PLURALIA TANTUM NOUNS: nouns that don’t have a singular form

Did you ever see a trouser?  Or a scissor?   Those are words that only appear in the English language (as nouns) in the plural form.   There is no singular form for them.  It is a phenomenon known in linguistics as pluralia tantum, a Latin term which means “plurals only.”

It is one of those interesting things that occurs in the English language.  There are also words that are singular only, like “dust.”  You can use “dusts” when you are speaking of a verb, or as an adjective, such as a “dust bunny,” but there is no such thing as a “dust.”

Other pluralia tantum words might be cattle, clothes, pants.   Wouldn’t it be strange to try to talk about “a cattle” or a “pant.“  Unless, of course, if you are speaking about what a dog does when it is hot.

It’s not the biggest issue in the world.  Compared to world hunger, climate change or the economy, it rates pretty low on the totem pole.  But it’s always interesting to stumble across one of the weird constructions that occur in this crazy language we speak.

I have to keep remembering that linguists refer to the English language as a “bastard language.”  It was shaped by absorbing words and terms from other languages and making them our own.   However, the way we use them may be unique, as in pluralia tantum.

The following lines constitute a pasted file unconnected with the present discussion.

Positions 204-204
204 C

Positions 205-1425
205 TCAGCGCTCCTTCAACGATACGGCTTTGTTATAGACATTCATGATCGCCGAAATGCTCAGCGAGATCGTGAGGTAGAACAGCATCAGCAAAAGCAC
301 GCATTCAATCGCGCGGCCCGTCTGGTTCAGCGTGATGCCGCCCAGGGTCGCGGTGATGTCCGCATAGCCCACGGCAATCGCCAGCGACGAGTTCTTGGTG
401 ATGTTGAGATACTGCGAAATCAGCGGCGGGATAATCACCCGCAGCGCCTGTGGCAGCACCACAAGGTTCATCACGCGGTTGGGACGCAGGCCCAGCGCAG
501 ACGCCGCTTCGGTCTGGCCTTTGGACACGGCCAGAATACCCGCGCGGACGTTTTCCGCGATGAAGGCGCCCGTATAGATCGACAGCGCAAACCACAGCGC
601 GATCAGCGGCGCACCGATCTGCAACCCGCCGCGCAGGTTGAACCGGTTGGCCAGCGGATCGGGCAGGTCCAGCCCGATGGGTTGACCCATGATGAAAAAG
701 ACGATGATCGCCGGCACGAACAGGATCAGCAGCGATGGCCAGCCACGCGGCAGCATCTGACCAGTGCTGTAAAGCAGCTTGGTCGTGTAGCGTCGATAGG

(Don’t you love it when someone uses the plural of “brother-in-law” or “attorney general”  properly?  It’s “brothers-in-law” and “attorneys general.”   It’s also “courts martial,” incidentally.  These terms sound strange, but they are a “proper” way of speaking.  If you’re into that.)

Wow!  I made it all the way through this blog setting without mentioning the Republican primary in South Carolina or the Patriot’s victory over the Ravens. 

Photo Credit: trousers

[I have to give credit to Wikipedia and Facebook for some of the information in this posting.]

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